In Canton, glatt kosher makes a difference

Josh and Lisa  Ruboy (pictured), who own The Butcherie II in Canton, provide glatt kosher foods including soups and prepared meals.
Josh and Lisa Ruboy (pictured), who own The Butcherie II in Canton, provide glatt kosher foods including soups and prepared meals.John Tlumacki/Globe Staff

CANTON — Barbecue short ribs. Montreal-spiced veal breast. Japanese chicken and cabbage salad. These gourmet entrees at The Butcherie II are as kosher as bubbe’s Passover brisket.

Think of it as Glatt Kosher 2.0.

Glatt kosher refers to meat that has passed a test on slaughtered animals that are not defective, according to Jewish law. It differs from kosher in that it is considered a higher standard of kosher observance. “I’m a little in love with this place,” says a grinning Ariel Burger of Sharon, admiring cases of kosher meat processed under the strictest regulations. “On the biggest level, it’s Jews and food. There were ways some Jews couldn’t share the experience. It’s a meaningful thing for me.”


Burger isn’t alone in his unabashed joy. The 38-year-old is one of many customers delighted with the changes Lisa and Josh Ruboy have set into motion at the nearly 30-year-old grocery. “We’re going to be as creative as we can,” says Lisa Ruboy, who was given the store as a gift from her brother, David Gelerman, who recently retired and wanted to keep it in the family. “The best part is when people come in and tell us how happy they are.”

Sating customers’ appetites has been Ruboy’s livelihood since her late father, Jack Gelerman, and late uncle, Max Gelerman, started the original The Butcherie in Brookline in 1972. Canton followed, and Lisa Ruboy’s brother took over in 2000. He handed her the keys last October when she decided to go glatt and create a menu of prepared dishes. “My wife started to make her own foods. She brought in new products. She really worked hard to make it vibrant,” says Josh Ruboy, who worked at the Brookline store for 22 years before joining his wife in Canton.

The Brookline and Canton operations are independent. Brookline is now run by Max’s son, Walter. “The store in Canton has nothing to do with Brookline. Separate ownership and separate operations,” says Gelerman. “There’s no connection, except in the name.”


Roasted eggplant topped with onions and peppers at The Butcherie II.
Roasted eggplant topped with onions and peppers at The Butcherie II. John Tlumacki/Globe Staff

Ruboy, every bit the Jewish mother, has made her prepared food counter the cornerstone of the Canton store. Standing beside her glass cases filled with turkey shawarma and stuffed eggplant rollatini, she ladles pieces of chicken, then broth, into plastic containers, while urging her customers to eat. “Do you want to try something?” “What would you like to try?” “We have an Israeli salad. Or how about chicken schnitzel? Do you like kugel?”

“I’m a very fussy eater, but she always has something for me,” says customer Pam Finer, who scoops up a tub of kasha varnishkes, the Eastern European dish of buckwheat and pasta. “I never walk out empty-handed.”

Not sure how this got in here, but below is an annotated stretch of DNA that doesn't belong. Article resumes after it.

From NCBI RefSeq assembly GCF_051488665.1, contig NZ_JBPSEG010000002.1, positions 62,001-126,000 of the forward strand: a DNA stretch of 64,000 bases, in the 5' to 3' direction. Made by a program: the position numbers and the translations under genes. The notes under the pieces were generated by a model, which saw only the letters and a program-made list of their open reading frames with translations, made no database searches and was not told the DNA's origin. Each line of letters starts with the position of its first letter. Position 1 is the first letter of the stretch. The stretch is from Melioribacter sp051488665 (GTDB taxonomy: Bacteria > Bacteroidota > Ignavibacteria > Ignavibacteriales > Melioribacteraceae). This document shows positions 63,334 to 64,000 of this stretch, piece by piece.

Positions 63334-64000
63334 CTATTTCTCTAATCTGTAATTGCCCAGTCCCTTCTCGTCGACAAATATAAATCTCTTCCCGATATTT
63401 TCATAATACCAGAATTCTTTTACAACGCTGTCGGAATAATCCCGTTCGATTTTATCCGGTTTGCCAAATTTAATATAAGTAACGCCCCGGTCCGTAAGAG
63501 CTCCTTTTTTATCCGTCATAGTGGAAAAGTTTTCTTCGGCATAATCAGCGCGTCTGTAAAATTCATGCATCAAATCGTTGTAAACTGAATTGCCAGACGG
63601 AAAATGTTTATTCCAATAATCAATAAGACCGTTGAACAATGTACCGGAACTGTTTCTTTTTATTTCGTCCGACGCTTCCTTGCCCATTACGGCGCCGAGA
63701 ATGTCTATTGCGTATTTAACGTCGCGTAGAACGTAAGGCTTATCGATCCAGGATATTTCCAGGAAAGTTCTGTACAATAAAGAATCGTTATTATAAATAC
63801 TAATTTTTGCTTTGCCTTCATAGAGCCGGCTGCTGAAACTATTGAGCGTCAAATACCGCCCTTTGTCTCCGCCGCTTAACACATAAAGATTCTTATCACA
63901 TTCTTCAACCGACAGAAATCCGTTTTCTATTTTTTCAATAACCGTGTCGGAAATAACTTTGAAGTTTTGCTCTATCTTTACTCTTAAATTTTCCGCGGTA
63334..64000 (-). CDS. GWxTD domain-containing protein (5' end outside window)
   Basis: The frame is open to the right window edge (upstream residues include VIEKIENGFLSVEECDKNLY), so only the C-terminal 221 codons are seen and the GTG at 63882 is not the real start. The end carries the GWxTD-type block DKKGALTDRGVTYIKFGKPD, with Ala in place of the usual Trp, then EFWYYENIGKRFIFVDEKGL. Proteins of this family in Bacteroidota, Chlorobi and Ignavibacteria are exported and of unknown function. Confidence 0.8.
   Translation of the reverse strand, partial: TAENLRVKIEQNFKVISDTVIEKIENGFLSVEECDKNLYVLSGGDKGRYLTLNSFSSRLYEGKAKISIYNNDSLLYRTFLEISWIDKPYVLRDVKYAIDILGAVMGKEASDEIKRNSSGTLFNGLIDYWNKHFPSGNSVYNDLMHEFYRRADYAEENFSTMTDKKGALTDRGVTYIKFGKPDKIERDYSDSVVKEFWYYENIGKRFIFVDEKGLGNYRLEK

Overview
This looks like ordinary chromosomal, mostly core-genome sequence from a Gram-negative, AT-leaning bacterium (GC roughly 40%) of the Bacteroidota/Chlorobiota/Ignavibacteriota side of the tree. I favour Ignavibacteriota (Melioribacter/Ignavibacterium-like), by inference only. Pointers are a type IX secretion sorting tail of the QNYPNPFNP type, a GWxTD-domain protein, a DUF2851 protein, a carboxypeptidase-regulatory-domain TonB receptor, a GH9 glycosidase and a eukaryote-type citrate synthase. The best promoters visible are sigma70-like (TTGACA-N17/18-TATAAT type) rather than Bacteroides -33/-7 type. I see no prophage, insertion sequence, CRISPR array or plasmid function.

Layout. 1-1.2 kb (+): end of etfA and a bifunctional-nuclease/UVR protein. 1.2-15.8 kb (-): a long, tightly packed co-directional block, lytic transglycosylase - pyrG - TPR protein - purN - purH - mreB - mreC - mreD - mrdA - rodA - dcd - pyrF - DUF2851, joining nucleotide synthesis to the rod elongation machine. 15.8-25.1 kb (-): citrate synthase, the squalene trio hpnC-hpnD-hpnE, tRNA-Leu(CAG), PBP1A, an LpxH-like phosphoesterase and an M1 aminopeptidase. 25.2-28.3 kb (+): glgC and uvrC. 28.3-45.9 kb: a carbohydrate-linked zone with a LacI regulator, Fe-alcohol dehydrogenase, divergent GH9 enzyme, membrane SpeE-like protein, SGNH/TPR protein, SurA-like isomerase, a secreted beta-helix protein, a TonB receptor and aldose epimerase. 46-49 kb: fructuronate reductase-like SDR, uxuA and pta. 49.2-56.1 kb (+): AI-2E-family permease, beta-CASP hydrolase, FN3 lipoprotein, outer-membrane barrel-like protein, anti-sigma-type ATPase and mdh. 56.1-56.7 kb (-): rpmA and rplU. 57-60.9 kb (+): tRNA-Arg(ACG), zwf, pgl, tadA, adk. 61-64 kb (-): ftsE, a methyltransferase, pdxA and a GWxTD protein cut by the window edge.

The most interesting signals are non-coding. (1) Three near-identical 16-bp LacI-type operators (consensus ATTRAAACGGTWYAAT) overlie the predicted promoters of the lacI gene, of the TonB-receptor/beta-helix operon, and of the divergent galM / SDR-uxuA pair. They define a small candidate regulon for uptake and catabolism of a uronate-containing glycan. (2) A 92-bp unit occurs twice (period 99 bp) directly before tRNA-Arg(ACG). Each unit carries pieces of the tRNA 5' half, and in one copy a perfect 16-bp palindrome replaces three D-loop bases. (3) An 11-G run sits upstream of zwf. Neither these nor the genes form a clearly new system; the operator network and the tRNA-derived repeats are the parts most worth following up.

Last month, the Ruboys rolled out their menu for Passover, which begins at sundown on April 14 and lasts for eight days. Dishes include the classic carrot and dried fruit stew tzimmes, matzo ball soup, orange-ginger chicken, and lamb shawarma. The spring holiday, which celebrates the Jews’ freedom from slavery in Egypt, brings an added bustle to an already lively scene inside the store. On a recent Friday morning, customers steered carts around cases of matzo and kosher-for-Passover candies and condiments that had yet to be stacked on shelves.

Inside the The Butcherie II.
Inside the The Butcherie II. John Tlumacki/Globe Staff

“Can you get cows’ feet?” Judie Greenblatt asks Josh Ruboy, pulling her shopping cart up to the cash register. The 73-year-old Brockton resident wants them to make p’tcha, which requires simmering the feet in water with a healthy amount of garlic. “It’s a delicacy. Some people like it as a gel, but I like when it forms a thick, thick soup and I dip challah in it,” she says.


Greenblatt, who describes herself as “not that kosher,” is thrilled when Ruboy promises to order the feet. “They never carried it before,” she says.

That kind of customized service is at the heart of the Ruboys’ business plan. “There was a need to reach out to everybody,” says Ruboy. “We get people from Cape Cod to Fall River to Western Massachusetts coming here.” Rayna Walsh, who lives in Pelham, N.H., stops in on her way to a funeral. “This is my favorite place. You can’t get Jewish stuff in New Hampshire. Not like here,” she says. Walsh loads her cart with seven frozen kishkas (stuffed derma). “I’m buying all of them. It has to last six months,” she says.

But many locals, like Jordana Schreiber of Sharon, come in regularly. The 33-year-old lawyer and mother of two mostly stops by for the prepared foods for family dinners, but she also used the catering services for her father-in-law’s 60th birthday party. On this day, Schreiber huddles around the baked goods, scooping up a chocolate chip pie from Blacker’s Bakeshop in Newton to bring home for the Sabbath. “Last week I came and they were all sold out,” she says, hugging the dessert box.


Schreiber, who is Orthodox, says the Ruboys “are tremendously accommodating of everyone’s little request,” and adds that the glatt designation can’t be understated.

“For a while there hasn’t been a place to get meat,” she says. “This has been life-changing for us.”

The Butcherie II, 15 Washington St., Canton, 781-828-3530, www.facebook.com/Thebutcherie2.

Jill Radsken can be reached at jill.radsken@gmail.com.